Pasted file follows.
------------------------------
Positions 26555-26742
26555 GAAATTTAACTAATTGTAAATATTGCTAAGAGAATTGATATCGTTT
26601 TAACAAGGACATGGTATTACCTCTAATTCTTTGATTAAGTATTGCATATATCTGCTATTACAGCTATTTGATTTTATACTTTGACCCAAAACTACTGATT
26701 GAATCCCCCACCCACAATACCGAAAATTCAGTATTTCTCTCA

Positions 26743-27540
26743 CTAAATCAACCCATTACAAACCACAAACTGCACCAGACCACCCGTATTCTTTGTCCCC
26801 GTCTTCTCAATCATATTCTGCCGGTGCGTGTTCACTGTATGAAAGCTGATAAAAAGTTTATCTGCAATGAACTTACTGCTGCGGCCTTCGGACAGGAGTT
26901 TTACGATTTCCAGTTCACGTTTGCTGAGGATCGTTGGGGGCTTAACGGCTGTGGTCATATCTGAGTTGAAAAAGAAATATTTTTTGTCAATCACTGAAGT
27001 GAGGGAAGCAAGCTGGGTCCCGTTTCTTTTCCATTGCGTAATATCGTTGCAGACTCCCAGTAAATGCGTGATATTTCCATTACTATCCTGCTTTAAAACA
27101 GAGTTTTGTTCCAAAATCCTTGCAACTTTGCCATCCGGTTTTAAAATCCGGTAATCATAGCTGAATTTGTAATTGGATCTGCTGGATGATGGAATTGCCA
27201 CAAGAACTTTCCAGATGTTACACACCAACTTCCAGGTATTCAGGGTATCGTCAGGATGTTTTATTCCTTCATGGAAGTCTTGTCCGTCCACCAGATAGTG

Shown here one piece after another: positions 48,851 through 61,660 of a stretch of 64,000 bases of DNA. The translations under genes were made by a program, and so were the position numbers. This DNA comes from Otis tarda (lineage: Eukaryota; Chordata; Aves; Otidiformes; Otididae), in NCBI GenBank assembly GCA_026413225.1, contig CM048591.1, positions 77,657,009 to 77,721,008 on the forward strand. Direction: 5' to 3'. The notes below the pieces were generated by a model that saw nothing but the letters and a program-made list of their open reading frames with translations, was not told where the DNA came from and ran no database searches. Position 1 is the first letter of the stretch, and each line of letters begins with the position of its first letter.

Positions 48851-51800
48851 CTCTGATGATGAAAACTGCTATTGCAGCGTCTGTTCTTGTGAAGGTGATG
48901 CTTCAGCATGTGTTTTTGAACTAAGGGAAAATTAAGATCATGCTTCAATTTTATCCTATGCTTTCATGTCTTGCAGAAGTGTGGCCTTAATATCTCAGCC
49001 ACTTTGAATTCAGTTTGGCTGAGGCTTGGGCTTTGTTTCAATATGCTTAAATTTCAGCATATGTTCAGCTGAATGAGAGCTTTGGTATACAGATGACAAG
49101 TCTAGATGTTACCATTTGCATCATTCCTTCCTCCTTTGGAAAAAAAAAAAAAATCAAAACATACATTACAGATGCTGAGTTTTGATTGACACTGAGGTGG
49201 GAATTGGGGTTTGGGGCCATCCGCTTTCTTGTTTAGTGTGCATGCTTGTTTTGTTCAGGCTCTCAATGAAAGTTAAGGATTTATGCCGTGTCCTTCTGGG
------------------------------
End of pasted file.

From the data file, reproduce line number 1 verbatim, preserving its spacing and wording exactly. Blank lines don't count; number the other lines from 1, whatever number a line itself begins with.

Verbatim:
Positions 26555-26742